Wedding – redemption and blessing

A traditional wedding lasted 6 days and included many different stages: preparations, which included conspiracies, matchmaking, betrothal, preparations for the wedding and asking guests, and then already the bachelorette party, redemption, blessing, unblessing and going to the wedding, nuptials in the church, wedding feast, relocation, nuptials, sharing of the korovai and elopement. Here we will focus attention on the parts held on the wedding day, before the nuptials in church.

The feasting began at the homes of the newlyweds – all guests came to the house appropriate in terms of their collegiality. At the groom’s house a band played, which announced the beginning of the wedding, and with special wedding marches welcomed the guests. After refreshments and the blessing of the groom by his family, the entire procession, headed by the starost and starchest, would set off for the bride’s home. Along the way, the young man would encounter pledges – or so-called “gates.” At each of them he should redeem himself. As Maria Karpinska (b.1952) recalls: “The youngster couldn’t get past something like this, because it boded badly for their marriage. That he just passes (…) his hardships and most often…well variously people augured (…)He passed, then he did badly, that is, the Lord God did not bless him anymore. “1 The most important gate was set up in front of the entrance to the bride’s household, where the young man had to redeem his future wife from another family. Two families, headed by the starosta and the teams, bargained for the young one. Money, vodka and cake were paid, and the whole event was theatrical and humorous. On more than one occasion, attempts were made to sell weed, other girls, or a bachelor dressed in a gown. They showed off by inventing on the spot chants that fit the situation and appropriate responses to the opposing team. For example, they sounded like this:

The bride’s team: “Shake your thalers, you own us”.
Young’s team: “We thalers do not have, with you we possess”.
Young’s team: “You wanted to sit with us, it was to get yourselves stools”.
Young’s team: “After weddings we go, stools we do not carry”.
Young’s team: “Become Jasiu rich, waiting garland, ducats” etc….

During the entire wedding, including the redemption, it was forbidden to make fun of the bride and groom. It ended in force after the nuptials.
In our area, the groom brought korowaj as a gift. This was a ceremonial bread, considered sacred, as a gift of the God-Father, Jesus Christ and the Blessed Virgin. It served the role of bread, which had to be shared with everyone. It symbolized fertility and fertility, and, it was believed, the future life of the young depended on its appearance. If it grew beautiful and large it was supposed to ensure the young couple’s happiness and success.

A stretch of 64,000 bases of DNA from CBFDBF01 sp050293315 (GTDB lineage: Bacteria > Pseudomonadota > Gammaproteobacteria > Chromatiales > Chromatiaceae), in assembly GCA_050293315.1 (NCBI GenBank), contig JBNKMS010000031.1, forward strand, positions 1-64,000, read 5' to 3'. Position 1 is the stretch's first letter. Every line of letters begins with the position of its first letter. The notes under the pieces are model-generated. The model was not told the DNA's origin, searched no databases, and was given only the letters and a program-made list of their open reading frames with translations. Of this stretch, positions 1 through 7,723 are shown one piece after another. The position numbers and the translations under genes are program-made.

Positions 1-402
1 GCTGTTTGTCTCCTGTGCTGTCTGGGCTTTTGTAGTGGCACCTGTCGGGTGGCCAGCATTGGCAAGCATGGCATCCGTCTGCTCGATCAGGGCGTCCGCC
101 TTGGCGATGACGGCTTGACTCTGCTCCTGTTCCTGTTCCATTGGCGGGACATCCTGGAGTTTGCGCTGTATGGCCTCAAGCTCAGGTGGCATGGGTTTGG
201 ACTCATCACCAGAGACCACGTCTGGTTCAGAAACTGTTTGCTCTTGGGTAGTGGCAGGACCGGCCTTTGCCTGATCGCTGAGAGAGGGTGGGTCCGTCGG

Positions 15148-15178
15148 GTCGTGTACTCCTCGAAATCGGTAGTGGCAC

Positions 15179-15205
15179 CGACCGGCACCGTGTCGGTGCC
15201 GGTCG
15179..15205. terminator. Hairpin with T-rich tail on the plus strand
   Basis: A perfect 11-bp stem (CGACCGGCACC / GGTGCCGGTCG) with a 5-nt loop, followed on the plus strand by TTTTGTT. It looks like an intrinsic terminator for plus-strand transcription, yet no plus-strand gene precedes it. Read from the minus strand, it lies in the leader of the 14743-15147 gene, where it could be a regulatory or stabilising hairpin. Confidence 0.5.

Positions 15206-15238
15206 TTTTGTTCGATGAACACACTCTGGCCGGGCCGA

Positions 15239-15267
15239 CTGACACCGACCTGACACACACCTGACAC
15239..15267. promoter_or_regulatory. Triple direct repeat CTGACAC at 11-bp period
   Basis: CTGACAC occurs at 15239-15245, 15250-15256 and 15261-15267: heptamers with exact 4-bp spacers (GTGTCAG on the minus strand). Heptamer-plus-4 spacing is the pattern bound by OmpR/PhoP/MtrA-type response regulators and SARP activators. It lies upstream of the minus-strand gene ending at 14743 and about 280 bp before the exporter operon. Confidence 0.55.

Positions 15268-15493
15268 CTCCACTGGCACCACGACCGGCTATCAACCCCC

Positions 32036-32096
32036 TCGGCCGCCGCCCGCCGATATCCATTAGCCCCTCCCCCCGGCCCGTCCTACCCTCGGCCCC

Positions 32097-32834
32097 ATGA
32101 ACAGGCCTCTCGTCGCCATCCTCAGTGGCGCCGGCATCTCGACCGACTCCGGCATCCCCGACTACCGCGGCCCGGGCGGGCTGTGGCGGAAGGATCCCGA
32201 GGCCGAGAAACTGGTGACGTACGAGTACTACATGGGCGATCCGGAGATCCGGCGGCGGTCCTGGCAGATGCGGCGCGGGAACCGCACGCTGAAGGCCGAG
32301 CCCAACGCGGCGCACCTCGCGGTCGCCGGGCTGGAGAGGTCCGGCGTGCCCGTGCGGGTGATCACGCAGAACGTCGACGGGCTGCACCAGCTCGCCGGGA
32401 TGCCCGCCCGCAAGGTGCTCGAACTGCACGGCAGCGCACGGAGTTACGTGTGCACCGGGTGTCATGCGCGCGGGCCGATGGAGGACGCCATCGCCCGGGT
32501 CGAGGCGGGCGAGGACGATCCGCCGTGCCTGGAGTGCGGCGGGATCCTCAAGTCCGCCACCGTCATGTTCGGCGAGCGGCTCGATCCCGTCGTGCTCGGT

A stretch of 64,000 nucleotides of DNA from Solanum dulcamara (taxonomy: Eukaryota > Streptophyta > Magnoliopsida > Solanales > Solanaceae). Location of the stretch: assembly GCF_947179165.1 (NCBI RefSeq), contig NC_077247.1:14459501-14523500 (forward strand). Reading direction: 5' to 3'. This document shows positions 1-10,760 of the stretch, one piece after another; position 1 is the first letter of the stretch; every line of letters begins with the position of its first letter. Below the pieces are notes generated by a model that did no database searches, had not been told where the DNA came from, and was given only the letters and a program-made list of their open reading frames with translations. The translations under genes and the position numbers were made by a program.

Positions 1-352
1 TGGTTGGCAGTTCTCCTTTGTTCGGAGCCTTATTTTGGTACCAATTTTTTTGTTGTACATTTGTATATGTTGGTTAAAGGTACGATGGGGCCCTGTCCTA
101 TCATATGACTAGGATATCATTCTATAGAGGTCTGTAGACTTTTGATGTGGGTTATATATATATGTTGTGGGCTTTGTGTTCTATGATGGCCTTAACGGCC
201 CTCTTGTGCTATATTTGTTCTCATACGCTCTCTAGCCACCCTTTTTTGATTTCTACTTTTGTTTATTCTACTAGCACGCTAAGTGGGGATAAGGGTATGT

After a successful redemption, the bride and groom’s team, along with music, were invited to the bride’s home, where they hosted each other and sang. There was also a bargain for the rod – a very important prop that was a symbol of power at the wedding. It was used by the starosta when he wanted to speak on behalf of the groom. The rod was dressed with feathers, which ensured the happiness of the young couple, other young people tried during the wedding to pinch some feathers and thus take for themselves some of the happiness of the young. The starost’s job was to keep an eye on their luck and to conduct the course of the wedding.

Before leaving for the church, a blessing was held. Otherwise known as a bow or apology. They were preceded by an oration by the starost:

“Behold, these two people are going to God’s church, to the state of marriage.
Bless them father and mother, bless them both,
for they are your children both.”

The bride and groom knelt, and the parents, along with their immediate family, blessed them by saying their wishes and making the sign of the cross on their foreheads.

The blessing was followed by the unction. The best man would seat the bride on a table in the center of the room and ask her parents for permission to unbraid her hair. Once permission was granted, he would remove the ribbons and the bride’s brother would unbraid her hair. The symbol of hair unbraided in public signified a farewell to the maiden status – as it was no longer appropriate for a married woman to walk around in public in loose hair. According to the oldest accounts, at this point the young woman’s hair was cut off. In later times, the young man could pay his brother and thus buy out the young woman’s braids, which were then left uncut. The unbraiding was followed by the removal of the young from the house, to which they returned as a married couple.